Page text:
At first, I enjoyed this new wave of clichés, which represented a windfall for an academic study of American francophobia in real time. I also found many of the cartoons, late-night comedians and Internet jokes to be quite funny ("Going to war without France is like going hunting without an accordion.") Then I began to wonder if this current France-bashing fever was not surpassing previous ones—that of Spring 2002, caused by concern over anti-Semitic acts in France, and certainly those of 1995, when Paris expelled CIA spies, and 1986, when France denied overflight rights to American bombers for a military operation against Libya. Finally, even while being happy as an academic for this francophobe creativity, I began to be alarmed by the virulence of its promoters.

But a more personal irritation came from two front-page spreads in the New York Post, another Murdoch outlet. The first showed a military cemetery in Normandy, and blared in oversize print: "They died for France but France has forgotten." Beyond the obvious historical simplification, two false premises shocked me: the idea that France was ungrateful, and the assumption that French gratitude was owed to a specific Bush administration policy rather than to the American heroes of an earlier era.

Indeed, this latter assumption seemed to trivialise the sacrifices of America's greatest generation by reducing them to a cynical bid to secure unquestioning obedience and acquiescence to all American policies. Like every Frenchman, I am certainly grateful to America for the liberation of France. I am certainly grateful that General Patton and the U.S. Third Army (and not the Russians) liberated my grandfather, a Resistance fighter working for British Intelligence, from the Nazi Death Camp at Buchenwald. But do I ask Americans to support Chirac's policy in Africa to thank France for its help during the American Revolution?

Tucker Carlson, the provocative anchor of CNN's Crossfire presented the second New York Post cover to me when I was invited on the show to talk about French?US relations. He had warned me that he would be asking nasty questions during the show but that "deep down, [he] loved France." True to his promise, he began the interview by declaring "I don't know how long you've been in the land of the free, the home of the brave—probably long enough to know what people are saying about your homeland." Then he showed a doctored front page photo of the Post in which the heads of the French and German representatives to the UN were replaced by weasel faces.

I began to realise that this wave of francophobia had surpassed recent expressions of French anti-Americanism. Or rather, that it was different. Condescending stereotypes and misrepresentations certainly abound in Paris. But I have never been able to find the front page of a French newspaper with an American official pictured as an animal—or even the equivalent of Christopher Hitchens' comparison in the mainstream print press of Chirac with "a rat." No political correctness stands in the way of France-bashing; you wouldn't see the New York Post replace the face of an African, an Israeli or a Mexican official with an animal face. Although extreme anti-Americanism does occasionally achieve a degree of popularity in France, it is always followed by a strong backlash from the mainstream media. Thus, Thierry Meyssan's popular conspiracy theory asserting the American government's complicity in the September 11 attacks provoked a unanimous and heart-felt condemnation from across the French political spectrum.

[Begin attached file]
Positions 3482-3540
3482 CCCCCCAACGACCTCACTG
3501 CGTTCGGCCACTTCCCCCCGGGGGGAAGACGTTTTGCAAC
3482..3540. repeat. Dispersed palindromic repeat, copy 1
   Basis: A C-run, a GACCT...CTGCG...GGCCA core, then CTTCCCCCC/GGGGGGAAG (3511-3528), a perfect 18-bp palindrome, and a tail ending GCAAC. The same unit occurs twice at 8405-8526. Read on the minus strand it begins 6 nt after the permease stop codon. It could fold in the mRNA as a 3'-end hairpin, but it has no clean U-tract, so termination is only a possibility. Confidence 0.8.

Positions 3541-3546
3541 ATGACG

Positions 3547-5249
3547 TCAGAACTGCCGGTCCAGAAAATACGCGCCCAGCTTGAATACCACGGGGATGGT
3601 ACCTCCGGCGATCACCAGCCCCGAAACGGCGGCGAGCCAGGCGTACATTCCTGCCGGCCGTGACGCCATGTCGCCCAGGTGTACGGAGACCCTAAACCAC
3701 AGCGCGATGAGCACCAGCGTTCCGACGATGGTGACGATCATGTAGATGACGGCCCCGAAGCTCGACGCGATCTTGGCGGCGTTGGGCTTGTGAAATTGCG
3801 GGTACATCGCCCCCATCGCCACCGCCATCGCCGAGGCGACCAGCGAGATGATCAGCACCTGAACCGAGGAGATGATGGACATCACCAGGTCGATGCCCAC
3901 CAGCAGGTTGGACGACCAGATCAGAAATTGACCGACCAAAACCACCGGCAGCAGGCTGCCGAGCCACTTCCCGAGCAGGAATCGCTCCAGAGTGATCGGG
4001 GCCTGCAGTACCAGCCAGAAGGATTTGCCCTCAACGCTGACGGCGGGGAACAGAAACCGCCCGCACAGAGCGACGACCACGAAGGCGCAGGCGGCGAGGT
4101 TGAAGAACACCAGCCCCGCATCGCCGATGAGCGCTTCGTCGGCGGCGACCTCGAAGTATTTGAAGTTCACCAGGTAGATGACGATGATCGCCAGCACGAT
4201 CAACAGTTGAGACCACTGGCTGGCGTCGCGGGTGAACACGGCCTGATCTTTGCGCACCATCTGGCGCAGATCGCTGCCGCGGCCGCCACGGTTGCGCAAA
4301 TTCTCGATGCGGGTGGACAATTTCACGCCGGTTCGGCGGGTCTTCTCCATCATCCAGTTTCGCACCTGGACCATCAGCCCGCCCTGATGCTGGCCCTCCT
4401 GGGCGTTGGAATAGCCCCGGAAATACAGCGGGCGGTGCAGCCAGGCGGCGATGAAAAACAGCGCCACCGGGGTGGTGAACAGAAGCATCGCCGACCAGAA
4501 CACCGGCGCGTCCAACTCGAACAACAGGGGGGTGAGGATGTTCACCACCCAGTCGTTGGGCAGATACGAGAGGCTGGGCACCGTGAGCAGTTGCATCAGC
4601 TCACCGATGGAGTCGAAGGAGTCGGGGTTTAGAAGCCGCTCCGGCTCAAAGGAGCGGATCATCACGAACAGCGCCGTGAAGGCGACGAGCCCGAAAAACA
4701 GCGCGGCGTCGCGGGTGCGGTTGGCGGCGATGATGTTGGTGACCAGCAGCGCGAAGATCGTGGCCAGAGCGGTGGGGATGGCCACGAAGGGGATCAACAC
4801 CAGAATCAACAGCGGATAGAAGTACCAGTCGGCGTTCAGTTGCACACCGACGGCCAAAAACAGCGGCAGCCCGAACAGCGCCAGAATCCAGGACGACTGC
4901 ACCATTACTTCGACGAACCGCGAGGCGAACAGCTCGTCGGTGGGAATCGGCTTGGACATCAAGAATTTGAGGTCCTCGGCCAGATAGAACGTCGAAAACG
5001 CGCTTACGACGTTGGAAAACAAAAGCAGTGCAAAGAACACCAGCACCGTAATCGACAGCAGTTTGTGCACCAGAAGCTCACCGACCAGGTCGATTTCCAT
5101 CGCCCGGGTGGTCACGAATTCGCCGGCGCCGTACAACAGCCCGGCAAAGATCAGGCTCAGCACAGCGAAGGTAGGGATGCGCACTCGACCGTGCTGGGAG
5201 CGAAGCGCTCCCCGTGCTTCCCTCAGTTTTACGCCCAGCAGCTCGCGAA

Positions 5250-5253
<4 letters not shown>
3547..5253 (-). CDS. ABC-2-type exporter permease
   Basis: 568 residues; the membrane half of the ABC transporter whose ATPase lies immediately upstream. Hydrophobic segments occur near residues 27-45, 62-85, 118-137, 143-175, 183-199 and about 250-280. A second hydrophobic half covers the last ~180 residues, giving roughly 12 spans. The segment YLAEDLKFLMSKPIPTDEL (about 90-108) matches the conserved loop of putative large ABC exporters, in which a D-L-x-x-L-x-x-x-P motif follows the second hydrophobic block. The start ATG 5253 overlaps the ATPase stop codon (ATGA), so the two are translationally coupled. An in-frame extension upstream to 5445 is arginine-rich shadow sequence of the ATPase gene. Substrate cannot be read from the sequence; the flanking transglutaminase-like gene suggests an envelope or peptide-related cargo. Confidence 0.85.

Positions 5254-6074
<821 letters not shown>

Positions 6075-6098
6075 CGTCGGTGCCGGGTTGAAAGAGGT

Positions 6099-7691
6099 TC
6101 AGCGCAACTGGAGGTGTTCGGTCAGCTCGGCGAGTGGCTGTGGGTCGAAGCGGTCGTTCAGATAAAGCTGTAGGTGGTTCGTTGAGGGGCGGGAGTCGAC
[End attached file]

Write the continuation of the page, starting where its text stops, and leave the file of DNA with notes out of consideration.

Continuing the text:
Recent events have thus forced me to reconsider my long-held assumption about anti-Americanism being influential in France and anti-Europeanism, particularly francophobia, being low-key in the U.S. In normal times, people here certainly care less about Europe than Europeans do about the U.S. America as a cultural and economic phenomenon permeates European life and European media in a way that European culture certainly does not in Middle America. Rather than a reaction to an overbearing presence, recent France-bashing in the U.S. has apparently grown out of anger, rooted in a deeply-held patriotism, at France for challenging the U.S and doing so with some success. "Iraq now, France next" reads a new bumper sticker. And where in Europe would a news presenter welcome you by describing his country as "the land of the free, the home of the brave?" The distinct roots of American francophobia partly explain its more virulent outcome—such as Peugeot-smashing, tabloid attacks and boycott threats.

This observation saddened me. I already knew it was part of my transatlantic identity to defend America in Paris and Europe here, and never to feel politically at home in either place. But suddenly this wave of clichés and reduction to nationality seemed overwhelming. There was not much I could do if people wanted to see Frenchmen only as appeasers or as peace heroes. Objectivity and nuance seemed lost. This saddened me not really as a French citizen, but rather as a someone who loves America.